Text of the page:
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Weekly Drug News Round Up - July 31, 2013

FDA Limits Use of Oral Antifungal Nizoral

The update does not affect topical formulations of ketoconazole, such as the cream, shampoo, foams or gels Read More...

The U.S. Food and Drug Administration (FDA) has issued liver, adrenal gland, and drug interaction warnings for orally administered ketoconazole tablets (Nizoral) and is recommending it not be used as a first-line treatment for any fungal infection or in patients with acute or chronic liver disease. Oral ketoconazole should only be used for the treatment of certain life-threatening fungal infections when the benefits outweigh the risks and alternative therapeutic options are not available or tolerated. FDA has removed the indications for treatment of skin, hair and nail fungal infections and Candida infections. Appropriate oral antifungal alternatives, depending upon indication, may include itraconazole (Sporanox), terbinafine (Lamisil), fluconazole (Diflucan) or griseofulvin.

Boxed Warning Added to Antimalarial Mefloquine Label

FDA strengthens warnings about neurologic and psychiatric side effects Read More...

The U.S. Food and Drug Administration (FDA) has updated the warnings for the antimalarial drug mefloquine. A boxed warning, the most serious kind of warning, has been added to the drug label and the Patient Medication Guide has been revised. Neurologic and psychiatric side effect warnings include the possibility of dizziness, loss of balance, ringing in the ears, feeling anxious, mistrustful, depressed, or having hallucinations. Mefloquine is used for the treatment and prevention of malaria. It was previously marketed under the brand name Lariam. Mefloquine is now available only as a generic in the U.S.

Fetzima: A New SNRI Approved for Depression in Adults

Forest Labs expects Fetzima to be available to retail stores in 4th quarter 2013 Read More...

Fetzima (levomilnacipran extended-release capsules), a once-daily serotonin and norepinephrine reuptake inhibitor (SNRI) has been FDA-approved for treatment of Major Depressive Disorder (MDD) in adults. Levomilnacipran is the active enantiomer of milnacipran (Savella), approved only for fibromyalgia. In three, Phase III studies of adults with MDD, a statistically significant improvement in depression was seen for the three dosage strengths of 40, 80, and 120 mg once daily compared with placebo. Common side effects occurring in greater than 5 percent of patients included nausea, constipation, and sweating.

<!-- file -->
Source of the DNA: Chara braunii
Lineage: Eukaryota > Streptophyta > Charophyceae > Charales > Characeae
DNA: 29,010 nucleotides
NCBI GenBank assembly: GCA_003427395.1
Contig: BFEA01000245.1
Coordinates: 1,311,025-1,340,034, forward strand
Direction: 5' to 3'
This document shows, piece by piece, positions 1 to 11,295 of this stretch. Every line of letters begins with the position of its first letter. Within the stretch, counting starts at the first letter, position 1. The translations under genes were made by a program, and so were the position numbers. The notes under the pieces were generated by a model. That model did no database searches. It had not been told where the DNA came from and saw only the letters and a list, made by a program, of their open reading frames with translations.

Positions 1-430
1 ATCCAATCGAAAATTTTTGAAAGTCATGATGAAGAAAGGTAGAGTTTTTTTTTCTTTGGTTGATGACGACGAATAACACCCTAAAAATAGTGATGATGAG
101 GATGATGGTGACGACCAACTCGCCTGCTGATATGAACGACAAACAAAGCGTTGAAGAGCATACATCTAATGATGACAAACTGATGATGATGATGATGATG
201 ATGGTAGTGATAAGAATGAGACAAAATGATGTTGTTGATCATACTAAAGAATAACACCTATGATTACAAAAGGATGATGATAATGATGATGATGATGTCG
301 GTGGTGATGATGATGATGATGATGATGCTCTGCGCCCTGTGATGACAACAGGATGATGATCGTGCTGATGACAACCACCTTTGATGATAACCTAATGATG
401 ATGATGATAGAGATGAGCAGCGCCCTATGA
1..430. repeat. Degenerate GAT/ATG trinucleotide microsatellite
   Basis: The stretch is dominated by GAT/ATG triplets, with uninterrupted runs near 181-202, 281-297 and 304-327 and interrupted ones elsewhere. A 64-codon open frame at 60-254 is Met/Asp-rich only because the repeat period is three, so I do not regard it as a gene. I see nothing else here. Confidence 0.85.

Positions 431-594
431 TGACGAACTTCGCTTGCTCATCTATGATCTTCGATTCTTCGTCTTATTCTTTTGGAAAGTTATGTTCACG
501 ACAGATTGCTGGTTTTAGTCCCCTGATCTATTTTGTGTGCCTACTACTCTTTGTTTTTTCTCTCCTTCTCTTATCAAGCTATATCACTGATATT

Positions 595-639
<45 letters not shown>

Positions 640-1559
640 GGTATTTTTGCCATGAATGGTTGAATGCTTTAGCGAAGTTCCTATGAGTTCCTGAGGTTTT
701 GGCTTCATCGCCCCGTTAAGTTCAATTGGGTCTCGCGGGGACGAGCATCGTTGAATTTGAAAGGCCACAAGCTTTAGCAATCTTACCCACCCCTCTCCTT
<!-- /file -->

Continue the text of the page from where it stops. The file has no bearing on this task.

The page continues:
American Regent Receives Approval for Injectafer

Common adverse reactions with Injectafer include nausea, high blood pressure, flushing and dizziness Read More...

The U.S. Food and Drug Administration (FDA) has approved Injectafer (ferric carboxymaltose injection). Injectafer is an intravenous (IV) iron replacement product used to treat iron deficiency anemia (IDA) in adults who cannot tolerate or did not have a satisfactory response to oral iron products and for patients with non-dialysis dependent chronic kidney disease. Injectafer is the first non-dextran IV iron approved for the treatment of adult patients with IDA. Injectafer is given as a single dose of up to 750 mg of iron via an IV push or infusion followed by a second dose seven days later for a total treatment of up to 1500 mg of iron.

Fat-Soluble Statins May Lower Risk For Parkinson’s Disease

Parkinson’s disease is a progressive neurological condition resulting in movement disorders such as stiffness and tremors Read More...

In the U.S., one in four Americans aged 45 and older takes a statin drug that is used to lower cholesterol and reduce the risk of stroke and heart attack. In a recent observational study conducted in over 44,000 patients from 2001 to 2008, researchers found that those who stopped taking fat-soluble statins such as simvastatin (Zocor) or atorvastatin (Lipitor) were about 58 percent more likely to develop Parkinson's disease (PD) than those who continued the drugs. Participants taking water-soluble statins such as rosuvastatin (Crestor) and pravastatin (Pravachol) were twice as likely to develop PD than those on the fat-soluble statins. Experts state those at risk for Parkinson’s disease, such as those with a family history, might consider use of a fat-soluble statin.